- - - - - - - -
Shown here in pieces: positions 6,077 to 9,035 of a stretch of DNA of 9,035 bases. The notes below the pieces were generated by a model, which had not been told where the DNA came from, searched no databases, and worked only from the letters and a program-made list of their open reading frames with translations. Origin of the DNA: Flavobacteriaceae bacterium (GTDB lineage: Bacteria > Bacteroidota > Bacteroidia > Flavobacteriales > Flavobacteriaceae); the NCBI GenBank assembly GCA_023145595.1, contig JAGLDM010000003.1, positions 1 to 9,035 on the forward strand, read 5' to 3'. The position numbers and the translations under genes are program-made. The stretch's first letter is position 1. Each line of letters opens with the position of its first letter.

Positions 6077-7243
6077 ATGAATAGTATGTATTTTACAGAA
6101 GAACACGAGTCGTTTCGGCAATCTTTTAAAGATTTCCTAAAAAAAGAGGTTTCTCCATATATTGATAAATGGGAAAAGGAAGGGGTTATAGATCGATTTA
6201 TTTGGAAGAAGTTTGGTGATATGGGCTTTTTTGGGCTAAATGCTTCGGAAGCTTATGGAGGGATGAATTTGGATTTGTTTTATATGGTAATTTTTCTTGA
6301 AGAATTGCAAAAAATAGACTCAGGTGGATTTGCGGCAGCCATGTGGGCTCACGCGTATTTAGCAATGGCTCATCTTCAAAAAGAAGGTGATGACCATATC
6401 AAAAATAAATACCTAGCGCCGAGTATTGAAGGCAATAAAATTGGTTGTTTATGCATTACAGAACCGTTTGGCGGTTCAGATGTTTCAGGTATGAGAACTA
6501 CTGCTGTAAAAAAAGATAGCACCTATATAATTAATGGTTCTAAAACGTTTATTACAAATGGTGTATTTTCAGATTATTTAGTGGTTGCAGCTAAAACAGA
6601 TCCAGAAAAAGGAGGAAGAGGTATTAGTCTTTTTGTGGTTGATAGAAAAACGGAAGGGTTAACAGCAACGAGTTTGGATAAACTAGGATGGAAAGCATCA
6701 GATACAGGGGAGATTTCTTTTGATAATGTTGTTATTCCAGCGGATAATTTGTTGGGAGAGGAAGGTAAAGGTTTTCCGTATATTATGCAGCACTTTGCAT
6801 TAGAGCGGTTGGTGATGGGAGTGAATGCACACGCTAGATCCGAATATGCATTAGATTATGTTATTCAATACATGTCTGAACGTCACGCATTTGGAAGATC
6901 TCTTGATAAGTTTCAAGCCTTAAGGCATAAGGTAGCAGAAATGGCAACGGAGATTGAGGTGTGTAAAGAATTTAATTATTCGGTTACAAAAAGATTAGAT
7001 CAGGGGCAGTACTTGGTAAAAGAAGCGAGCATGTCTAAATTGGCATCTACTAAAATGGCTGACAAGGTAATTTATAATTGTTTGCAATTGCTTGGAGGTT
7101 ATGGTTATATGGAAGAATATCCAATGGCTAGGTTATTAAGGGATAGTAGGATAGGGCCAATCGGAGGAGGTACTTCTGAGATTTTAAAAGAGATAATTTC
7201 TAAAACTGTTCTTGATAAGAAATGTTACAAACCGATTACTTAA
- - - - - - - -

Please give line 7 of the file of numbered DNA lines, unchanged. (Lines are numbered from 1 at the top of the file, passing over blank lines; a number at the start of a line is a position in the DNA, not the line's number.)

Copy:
6401 AAAAATAAATACCTAGCGCCGAGTATTGAAGGCAATAAAATTGGTTGTTTATGCATTACAGAACCGTTTGGCGGTTCAGATGTTTCAGGTATGAGAACTA